Because I’m a huge fan of Daniel Pink’s A Whole New Mind, I was very excited to learn that he has written a new book (released December 29th) on the topic of motivation. And, as luck would have it, Seattle happened to be one of his first stops on his book tour. Therefore, on the evening of January 11th, I hopped a ferry for a 35 minute ride to the big city to hear Pink speak and to secure a signed copy of Drive: The Surprising Truth about What Motivates Us. My expectations were high, and I was not disappointed. I started reading Drive that very night on my ferry ride back home, and immediately saw implications for the practice and future of financial planning.
In Drive, Pink presents (in a very engaging and understandable way) the latest research in human motivation—all of which demonstrates that what science knows and business does are at polar opposites. I found one section, “The Good Life,” to be particularly relevant to financial planners and the way they conduct goal setting processes with their clients. Pink makes the point, and research confirms, that “satisfaction depends not merely on having goals, but on having the right goals.”
One of the studies he cited asked a sample of soon-to-graduate college students about their life goals and followed them early in their careers to assess their progress and well-being. The students’ goals were categorized as either “extrinsic aspirations” or “intrinsic aspirations.” Becoming wealthy or achieving fame are examples of extrinsic motivators and were labeled “profit goals.” In contrast, learning, growing, and helping others are examples of intrinsic motivators and were labeled “purpose goals.”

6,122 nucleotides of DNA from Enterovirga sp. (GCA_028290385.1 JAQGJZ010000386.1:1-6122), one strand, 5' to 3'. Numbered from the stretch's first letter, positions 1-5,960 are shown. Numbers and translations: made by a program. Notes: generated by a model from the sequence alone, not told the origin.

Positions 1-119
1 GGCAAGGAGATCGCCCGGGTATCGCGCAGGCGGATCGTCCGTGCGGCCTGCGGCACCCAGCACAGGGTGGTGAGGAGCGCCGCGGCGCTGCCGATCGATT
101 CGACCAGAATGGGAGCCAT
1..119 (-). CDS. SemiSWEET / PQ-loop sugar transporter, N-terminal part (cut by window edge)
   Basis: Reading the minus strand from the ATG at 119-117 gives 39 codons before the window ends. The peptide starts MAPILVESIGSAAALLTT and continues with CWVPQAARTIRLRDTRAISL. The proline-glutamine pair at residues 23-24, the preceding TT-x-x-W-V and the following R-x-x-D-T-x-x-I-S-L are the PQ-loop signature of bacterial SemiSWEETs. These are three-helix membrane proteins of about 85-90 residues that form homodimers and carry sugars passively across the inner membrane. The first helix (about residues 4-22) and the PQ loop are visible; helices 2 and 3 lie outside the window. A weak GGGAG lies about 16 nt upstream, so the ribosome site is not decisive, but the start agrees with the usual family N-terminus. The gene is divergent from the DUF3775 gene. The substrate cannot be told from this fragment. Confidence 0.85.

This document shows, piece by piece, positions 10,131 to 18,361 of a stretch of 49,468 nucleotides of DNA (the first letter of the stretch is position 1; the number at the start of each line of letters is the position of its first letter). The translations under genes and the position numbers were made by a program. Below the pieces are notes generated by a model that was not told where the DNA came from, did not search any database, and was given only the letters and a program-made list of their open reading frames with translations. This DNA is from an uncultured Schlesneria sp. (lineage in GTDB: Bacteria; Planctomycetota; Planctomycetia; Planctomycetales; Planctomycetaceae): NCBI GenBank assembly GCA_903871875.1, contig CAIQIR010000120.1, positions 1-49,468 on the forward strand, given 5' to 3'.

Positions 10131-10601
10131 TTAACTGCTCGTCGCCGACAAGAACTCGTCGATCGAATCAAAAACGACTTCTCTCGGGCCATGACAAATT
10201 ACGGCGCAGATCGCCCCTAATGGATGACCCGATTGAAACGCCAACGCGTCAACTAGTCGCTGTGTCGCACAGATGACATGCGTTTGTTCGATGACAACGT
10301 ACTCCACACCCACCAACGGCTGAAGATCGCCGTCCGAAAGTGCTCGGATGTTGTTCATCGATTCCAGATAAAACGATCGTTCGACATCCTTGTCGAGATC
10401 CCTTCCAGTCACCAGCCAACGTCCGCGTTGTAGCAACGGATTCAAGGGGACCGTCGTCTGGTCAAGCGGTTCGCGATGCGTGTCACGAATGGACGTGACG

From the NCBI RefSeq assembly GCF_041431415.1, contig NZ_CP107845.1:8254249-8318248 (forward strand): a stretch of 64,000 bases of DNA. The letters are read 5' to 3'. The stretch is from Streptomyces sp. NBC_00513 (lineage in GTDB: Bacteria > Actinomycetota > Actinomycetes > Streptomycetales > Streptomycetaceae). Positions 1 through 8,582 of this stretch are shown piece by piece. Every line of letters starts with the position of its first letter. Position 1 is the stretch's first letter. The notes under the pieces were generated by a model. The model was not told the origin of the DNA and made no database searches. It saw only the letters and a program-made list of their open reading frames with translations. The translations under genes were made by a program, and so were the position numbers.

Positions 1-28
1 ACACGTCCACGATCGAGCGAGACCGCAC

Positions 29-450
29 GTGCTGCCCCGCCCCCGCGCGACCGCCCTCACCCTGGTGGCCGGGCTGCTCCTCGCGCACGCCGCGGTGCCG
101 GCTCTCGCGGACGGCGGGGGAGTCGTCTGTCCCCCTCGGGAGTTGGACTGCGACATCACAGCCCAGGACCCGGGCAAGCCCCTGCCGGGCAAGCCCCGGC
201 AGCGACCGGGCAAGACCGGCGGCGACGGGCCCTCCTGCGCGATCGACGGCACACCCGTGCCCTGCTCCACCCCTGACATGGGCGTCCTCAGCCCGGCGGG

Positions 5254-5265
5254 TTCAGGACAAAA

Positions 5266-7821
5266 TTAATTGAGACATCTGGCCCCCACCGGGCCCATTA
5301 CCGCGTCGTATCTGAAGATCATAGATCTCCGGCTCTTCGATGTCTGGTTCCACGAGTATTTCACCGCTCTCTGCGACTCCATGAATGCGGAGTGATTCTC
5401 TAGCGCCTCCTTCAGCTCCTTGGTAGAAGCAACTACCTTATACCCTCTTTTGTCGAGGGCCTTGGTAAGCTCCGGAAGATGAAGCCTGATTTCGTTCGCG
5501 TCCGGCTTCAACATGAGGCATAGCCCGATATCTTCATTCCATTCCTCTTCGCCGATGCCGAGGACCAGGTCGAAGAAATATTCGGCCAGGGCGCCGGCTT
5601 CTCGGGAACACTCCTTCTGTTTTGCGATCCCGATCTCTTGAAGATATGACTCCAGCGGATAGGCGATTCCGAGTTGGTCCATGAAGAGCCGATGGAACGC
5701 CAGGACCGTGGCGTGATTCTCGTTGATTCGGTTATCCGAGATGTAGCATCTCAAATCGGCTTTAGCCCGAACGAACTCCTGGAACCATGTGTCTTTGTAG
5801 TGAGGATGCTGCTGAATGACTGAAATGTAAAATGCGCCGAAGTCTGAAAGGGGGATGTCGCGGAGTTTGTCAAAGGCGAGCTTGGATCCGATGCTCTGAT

Within two years of graduating, the researchers found that the individuals with purpose goals felt they were achieving them, and also experiencing higher levels of satisfaction and well-being than when they were in college. In addition, they reported low levels of anxiety and depression. In contrast, those who had profit goals (wealth and acclaim), and were achieving those goals, reported the same levels of satisfaction, self-esteem, and positive effect as when they were students. In other words, they were achieving their goals, but that didn’t make them happier. And, even more striking, those achieving their profit goals demonstrated higher levels of anxiety and depression.
Pink summarized the conclusions of the researchers this way: “Even when we do get what we want, it’s not always what we need.” What this study and many others revealed is that what we really need is a sense of purpose. The lesson for financial planners is that, to be truly effective, they must discover and nurture their clients’ intrinsic aspirations and then demonstrate how the financial plan and advice they deliver will align with and support their client’s most cherished life goals. I believe this is the highest value—and greatest gift—that financial planners can provide to those they serve.